Last year, the teaser trailer for Filmage debuted to much acclaim. Looking back at the career of The Descendents (including the formation of All when frontman Milo Aukerman left the band), local filmmakers Matt Riggle, Deedle LaCour, Justin Wilson and James Rayburn have documented something that many punk rock fans have longed for. It's one thing to chart the development of a scene, but The Descendents are an incredibly important story on their own.
The first Dallas screening will take place at 7 p.m. this Thursday, July 25 at the Texas Theatre. We talked with Justin Wilson and James Rayburn about the making of the film and his hopes for what will come next.
Is this the first public screening of the film?
No.Filmage premiered last month at NXNE in Toronto. It was a wonderful experience, with about 260 people in attendance.
Other than the primary band members, who all did you get to interview?
The list is pretty long, but some of the notable interviews in the film are; Dave Grohl, Mark Hoppus, Mike Watt, Fat Mike, Brett Gurewitz, Daniel "Bug" Snow.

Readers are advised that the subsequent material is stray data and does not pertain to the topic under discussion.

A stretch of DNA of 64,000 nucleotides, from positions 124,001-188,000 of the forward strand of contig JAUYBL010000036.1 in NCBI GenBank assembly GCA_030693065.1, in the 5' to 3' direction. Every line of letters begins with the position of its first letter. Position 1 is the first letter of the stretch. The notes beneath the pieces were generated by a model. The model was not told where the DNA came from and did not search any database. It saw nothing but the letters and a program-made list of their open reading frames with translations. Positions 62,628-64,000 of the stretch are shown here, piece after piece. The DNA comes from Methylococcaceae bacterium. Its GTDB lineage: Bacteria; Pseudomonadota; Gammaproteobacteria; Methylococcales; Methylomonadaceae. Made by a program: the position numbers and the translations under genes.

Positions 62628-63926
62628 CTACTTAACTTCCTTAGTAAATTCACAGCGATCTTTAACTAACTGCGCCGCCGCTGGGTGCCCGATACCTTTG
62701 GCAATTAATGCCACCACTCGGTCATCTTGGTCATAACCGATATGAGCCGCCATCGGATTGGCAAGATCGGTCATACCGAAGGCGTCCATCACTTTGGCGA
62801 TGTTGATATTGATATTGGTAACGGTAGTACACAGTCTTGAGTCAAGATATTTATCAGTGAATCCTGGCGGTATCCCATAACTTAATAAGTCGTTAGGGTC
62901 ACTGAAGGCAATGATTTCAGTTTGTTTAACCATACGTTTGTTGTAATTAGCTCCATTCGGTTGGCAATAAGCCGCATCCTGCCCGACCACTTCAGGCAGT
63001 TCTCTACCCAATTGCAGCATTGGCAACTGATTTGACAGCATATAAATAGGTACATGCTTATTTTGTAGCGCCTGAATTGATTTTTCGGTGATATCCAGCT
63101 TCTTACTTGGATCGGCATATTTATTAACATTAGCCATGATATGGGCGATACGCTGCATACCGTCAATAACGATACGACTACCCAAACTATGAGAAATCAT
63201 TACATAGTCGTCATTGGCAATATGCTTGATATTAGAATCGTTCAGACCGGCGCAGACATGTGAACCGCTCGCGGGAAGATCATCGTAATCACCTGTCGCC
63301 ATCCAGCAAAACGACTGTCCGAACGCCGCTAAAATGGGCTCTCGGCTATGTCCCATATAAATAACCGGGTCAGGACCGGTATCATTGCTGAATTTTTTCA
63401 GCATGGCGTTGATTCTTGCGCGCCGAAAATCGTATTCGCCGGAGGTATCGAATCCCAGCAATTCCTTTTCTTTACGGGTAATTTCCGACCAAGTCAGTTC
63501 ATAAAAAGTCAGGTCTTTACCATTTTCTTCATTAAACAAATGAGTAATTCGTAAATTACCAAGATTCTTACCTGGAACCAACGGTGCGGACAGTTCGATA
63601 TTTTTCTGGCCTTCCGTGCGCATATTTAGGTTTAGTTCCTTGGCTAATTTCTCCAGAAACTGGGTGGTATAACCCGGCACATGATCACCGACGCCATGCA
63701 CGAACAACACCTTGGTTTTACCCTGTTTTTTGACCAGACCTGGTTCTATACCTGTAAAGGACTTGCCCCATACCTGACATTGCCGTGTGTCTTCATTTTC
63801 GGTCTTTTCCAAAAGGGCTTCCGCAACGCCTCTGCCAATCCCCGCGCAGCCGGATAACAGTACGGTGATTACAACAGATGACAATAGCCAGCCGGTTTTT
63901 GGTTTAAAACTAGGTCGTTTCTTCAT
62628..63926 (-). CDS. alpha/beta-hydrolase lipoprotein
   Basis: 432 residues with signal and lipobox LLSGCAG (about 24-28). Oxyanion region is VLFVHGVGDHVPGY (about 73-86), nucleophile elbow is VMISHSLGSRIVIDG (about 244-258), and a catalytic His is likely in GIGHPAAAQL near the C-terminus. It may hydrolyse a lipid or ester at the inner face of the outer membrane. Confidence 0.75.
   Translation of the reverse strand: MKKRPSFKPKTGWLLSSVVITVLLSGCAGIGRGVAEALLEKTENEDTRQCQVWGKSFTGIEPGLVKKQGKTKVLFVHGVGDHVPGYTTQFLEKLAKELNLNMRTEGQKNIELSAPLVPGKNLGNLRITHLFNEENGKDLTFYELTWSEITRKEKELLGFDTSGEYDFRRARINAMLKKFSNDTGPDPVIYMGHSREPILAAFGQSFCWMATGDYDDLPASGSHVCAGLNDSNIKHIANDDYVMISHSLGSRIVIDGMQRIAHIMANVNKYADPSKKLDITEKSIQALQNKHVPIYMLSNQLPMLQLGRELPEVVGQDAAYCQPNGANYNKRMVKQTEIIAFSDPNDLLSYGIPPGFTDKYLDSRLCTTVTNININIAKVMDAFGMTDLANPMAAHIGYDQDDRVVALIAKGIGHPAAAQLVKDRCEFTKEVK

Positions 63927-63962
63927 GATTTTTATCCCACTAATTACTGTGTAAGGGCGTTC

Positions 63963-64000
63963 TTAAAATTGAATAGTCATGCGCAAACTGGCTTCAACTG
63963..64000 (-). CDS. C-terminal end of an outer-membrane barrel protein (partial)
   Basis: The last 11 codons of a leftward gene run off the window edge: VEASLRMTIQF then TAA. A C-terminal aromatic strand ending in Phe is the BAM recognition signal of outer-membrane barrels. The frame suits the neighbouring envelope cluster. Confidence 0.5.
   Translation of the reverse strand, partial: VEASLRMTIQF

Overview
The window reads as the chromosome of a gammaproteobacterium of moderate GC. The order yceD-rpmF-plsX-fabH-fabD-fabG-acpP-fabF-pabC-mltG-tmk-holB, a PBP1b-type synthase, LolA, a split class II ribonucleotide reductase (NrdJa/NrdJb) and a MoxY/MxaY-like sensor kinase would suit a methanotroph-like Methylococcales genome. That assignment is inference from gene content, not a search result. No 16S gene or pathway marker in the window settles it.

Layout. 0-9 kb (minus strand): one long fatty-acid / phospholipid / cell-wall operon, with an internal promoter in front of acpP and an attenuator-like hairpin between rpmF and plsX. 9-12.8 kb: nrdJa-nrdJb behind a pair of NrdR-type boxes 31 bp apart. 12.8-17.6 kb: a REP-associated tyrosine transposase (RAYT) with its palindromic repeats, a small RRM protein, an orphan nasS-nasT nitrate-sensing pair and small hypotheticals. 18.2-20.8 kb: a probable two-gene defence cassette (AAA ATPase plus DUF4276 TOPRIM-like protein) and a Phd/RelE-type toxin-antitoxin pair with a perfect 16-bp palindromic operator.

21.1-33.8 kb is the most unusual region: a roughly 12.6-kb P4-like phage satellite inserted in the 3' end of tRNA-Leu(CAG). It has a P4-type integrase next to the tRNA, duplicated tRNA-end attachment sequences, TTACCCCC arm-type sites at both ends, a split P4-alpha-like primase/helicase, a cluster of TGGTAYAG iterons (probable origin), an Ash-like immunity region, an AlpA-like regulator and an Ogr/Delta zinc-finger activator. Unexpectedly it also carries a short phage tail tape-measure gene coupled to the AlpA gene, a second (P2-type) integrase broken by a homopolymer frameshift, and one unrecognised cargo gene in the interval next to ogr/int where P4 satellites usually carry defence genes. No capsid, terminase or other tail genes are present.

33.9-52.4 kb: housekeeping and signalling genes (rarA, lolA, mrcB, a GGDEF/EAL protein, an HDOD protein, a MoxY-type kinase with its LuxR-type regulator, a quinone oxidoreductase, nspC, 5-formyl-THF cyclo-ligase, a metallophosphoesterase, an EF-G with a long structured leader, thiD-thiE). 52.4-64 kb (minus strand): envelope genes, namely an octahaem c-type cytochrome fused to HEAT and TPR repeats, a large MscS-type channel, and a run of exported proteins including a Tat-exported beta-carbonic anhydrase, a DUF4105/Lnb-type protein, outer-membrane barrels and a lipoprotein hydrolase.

How did you get Dave Grohl onboard?
We knew Dave Grohl was a big fan. We tried several different paths to get to him without success. Finally, Bill Stevenson offered to help. He was able to get in touch with Dave directly, and help make the connection for us.
What's the plan after this Texas Theatre screening? More screenings? A DVD?
We have several film festivals that have accepted the film, and we will be announcing them when we can on our Facebook page. Other than that we are working on a screening in Fort Collins, Colorado (Bill Stevenson's hometown), as well as a possible LA screening. We hope to announce more information on these soon. DVDs will be available at some point as well.
Knowing you guys are big fans of the Descendents/All, was there anything new that you learned about them by making this film?
One thing that surprised me was how they looked at Milo joining the band as just one incarnation of their musical lives. As fans, we look at that record as a seminal mark on punk rock, but they didn't look at it that way. They thought Milo Goes To College was going to be that one record they did with Milo and that would be it. It was totally acceptable to them that Milo left the band to pursue his academic career because they never thought that record would amount to anything more than any other of their musical outputs. Lucky for all of us, he came back.
How long have you guys worked on this?
Around three years, although it feels like it's been longer. We've been fortunate to have several other talented people jump on board to help us finish it up.